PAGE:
There have been some interesting studies recently on the low return rates of advertisers who try native advertising. Although spending on native ads is increasing rapidly, and is expected to reach $20 billion in 2018, even Buzzfeed is having trouble getting advertisers to re-up for more than a trial buy. There are many reasons this is happening:
1)Native ads are no longer new. Take a lesson from display ads and remember how, two decades ago people clicked on them and then the numbers began plummeting. That’s because the newness wore off, and much of the initial interest was in the novelty of online advertising. The world’s first banner ad had a click-through rate of 44%. Marketers would kill for a rate like that now, and they don’t even get it from native.
2) Native ads are expensive to produce. You can’t just whip out a native ad if you are a marketer. The campaigns require extremely high quality creative, so that a visitor will move past the knowledge that he or she is reading an ad. It has to contain useful information, delivered in a manner that captures attention. And if you have the publication produce your native ads, you will pay a high price to access high value audiences like professionals or Millennials.
3)Marketers may have already gone too far with their native advertising:
The major criticism hitting native ads in 2016 is very similar to the criticism that banner ads have faced: “You’ve gone too far”. Native ads have become so much like the real thing that readers are increasingly annoyed to find the content they’ve been reading is actually a cleverly disguised advert.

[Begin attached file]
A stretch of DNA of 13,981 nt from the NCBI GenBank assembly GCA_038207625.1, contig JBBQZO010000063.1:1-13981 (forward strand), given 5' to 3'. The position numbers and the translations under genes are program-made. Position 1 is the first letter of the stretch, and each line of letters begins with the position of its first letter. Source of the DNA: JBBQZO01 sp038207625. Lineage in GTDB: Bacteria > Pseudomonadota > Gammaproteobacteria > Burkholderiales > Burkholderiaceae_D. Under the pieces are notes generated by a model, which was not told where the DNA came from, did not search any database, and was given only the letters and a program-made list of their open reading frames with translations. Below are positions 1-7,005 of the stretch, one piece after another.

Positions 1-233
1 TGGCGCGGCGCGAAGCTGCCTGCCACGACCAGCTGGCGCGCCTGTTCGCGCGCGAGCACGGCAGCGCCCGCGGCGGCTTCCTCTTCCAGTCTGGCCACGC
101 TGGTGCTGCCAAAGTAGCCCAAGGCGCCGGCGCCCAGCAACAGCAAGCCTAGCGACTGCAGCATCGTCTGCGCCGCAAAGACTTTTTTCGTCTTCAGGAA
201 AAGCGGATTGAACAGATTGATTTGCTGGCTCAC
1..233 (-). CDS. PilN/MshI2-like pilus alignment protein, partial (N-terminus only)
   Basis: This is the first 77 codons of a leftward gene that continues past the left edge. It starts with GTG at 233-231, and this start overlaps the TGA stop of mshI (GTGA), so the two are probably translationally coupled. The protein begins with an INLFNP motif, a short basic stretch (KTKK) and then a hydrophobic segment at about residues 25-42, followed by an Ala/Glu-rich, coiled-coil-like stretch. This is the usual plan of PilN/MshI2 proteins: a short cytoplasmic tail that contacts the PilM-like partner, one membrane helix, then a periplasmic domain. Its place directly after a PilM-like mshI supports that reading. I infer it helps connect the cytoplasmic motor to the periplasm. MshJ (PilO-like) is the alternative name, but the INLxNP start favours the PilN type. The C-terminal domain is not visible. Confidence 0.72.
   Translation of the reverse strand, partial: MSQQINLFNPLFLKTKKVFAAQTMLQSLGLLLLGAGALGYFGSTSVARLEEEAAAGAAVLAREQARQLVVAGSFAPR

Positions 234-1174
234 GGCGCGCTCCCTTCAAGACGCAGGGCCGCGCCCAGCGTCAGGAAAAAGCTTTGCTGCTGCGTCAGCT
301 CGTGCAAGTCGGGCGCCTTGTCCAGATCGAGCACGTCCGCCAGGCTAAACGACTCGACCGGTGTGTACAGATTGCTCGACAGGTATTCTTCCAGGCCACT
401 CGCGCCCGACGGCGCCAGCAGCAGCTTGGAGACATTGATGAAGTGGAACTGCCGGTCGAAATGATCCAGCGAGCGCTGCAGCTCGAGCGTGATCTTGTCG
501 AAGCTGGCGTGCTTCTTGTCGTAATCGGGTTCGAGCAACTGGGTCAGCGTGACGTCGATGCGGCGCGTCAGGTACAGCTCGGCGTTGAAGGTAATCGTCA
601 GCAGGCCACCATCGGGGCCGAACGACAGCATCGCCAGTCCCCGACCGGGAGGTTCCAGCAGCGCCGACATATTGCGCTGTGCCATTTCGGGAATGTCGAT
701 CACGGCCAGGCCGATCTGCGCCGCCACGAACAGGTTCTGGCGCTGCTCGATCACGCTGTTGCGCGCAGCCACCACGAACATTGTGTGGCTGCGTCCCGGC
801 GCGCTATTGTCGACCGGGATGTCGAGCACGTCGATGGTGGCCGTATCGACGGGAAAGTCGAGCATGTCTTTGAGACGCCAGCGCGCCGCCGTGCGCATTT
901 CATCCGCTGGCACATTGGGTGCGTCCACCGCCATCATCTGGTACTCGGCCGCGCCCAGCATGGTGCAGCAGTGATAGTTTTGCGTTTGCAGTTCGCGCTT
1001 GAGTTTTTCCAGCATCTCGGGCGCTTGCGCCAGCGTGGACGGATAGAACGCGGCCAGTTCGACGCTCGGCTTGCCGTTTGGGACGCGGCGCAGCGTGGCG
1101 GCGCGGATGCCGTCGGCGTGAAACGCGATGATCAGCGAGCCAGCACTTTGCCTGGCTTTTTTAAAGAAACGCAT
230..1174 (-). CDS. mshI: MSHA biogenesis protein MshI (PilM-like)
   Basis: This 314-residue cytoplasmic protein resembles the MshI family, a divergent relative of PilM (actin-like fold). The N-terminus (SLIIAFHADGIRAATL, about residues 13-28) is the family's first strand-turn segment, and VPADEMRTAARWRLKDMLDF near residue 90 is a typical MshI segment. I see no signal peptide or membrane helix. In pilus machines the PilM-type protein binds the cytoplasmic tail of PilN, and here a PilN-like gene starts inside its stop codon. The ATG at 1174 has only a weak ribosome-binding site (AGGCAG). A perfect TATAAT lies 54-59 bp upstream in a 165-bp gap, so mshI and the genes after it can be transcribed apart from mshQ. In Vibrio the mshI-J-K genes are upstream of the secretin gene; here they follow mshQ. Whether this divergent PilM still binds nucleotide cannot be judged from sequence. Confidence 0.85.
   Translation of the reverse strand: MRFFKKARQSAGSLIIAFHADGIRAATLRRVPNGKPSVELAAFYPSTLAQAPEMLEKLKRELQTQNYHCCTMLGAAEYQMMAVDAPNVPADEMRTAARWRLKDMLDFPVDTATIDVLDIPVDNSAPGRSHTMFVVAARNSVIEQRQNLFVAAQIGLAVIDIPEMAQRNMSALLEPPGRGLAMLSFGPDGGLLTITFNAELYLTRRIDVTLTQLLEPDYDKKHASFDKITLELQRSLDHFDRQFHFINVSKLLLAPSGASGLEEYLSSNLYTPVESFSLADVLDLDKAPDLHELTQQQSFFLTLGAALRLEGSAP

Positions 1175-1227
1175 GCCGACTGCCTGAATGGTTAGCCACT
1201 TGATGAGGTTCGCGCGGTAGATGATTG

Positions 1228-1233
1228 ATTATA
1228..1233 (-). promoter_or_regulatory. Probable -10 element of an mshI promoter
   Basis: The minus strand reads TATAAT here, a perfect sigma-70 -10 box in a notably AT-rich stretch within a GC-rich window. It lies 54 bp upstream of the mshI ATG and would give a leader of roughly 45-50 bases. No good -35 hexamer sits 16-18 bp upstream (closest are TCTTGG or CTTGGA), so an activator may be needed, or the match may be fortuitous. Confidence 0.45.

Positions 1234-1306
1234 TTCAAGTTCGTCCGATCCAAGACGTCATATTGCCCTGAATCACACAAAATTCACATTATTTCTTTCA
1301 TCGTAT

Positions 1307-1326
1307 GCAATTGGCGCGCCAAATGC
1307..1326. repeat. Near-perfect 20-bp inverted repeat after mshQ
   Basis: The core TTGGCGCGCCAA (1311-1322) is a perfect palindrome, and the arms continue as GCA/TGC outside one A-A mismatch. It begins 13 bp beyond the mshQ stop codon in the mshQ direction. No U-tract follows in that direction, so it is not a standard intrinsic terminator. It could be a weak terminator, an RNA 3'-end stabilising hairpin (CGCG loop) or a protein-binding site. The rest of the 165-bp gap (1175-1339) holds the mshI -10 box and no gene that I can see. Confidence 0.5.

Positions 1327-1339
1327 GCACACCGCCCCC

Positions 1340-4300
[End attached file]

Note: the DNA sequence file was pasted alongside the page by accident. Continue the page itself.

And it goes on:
Not to mention that in the US, the FTC has issued new guidelines for native advertising, and the Online Trust Association has studied native ads and found that 55% of them fail the transparency guidelines.
4)And Facebook recently threw a monkey wrench into the whole equation by changing the way its publisher partners were allowed to identify (or not identify) native ads. Until June of this year, sponsored content posted on Facebook did not have to be tagged and measured, and publishers could tell brands anything they wanted to about where the traffic was coming from.
But now that publishers have to tag the brand and explicitly acknowledge that they’re sharing branded content, there’s a very good chance they won’t be nearly as effective as the more deceptive system publishers were using before. This transparency is undoubtedly a good thing for users. But it that could cut into margins on native ad campaigns.
Brands are now going to understand how much of their reach is organic, and how much of it is just Facebook users and thus not able to be attributed to publishers.
We find this all very interesting. The same “big data” that everyone claims they want, and indeed that they have, may be the same data that exposes native advertising as less valuable than marketers had originally thought. Q4 could be the big “tell.”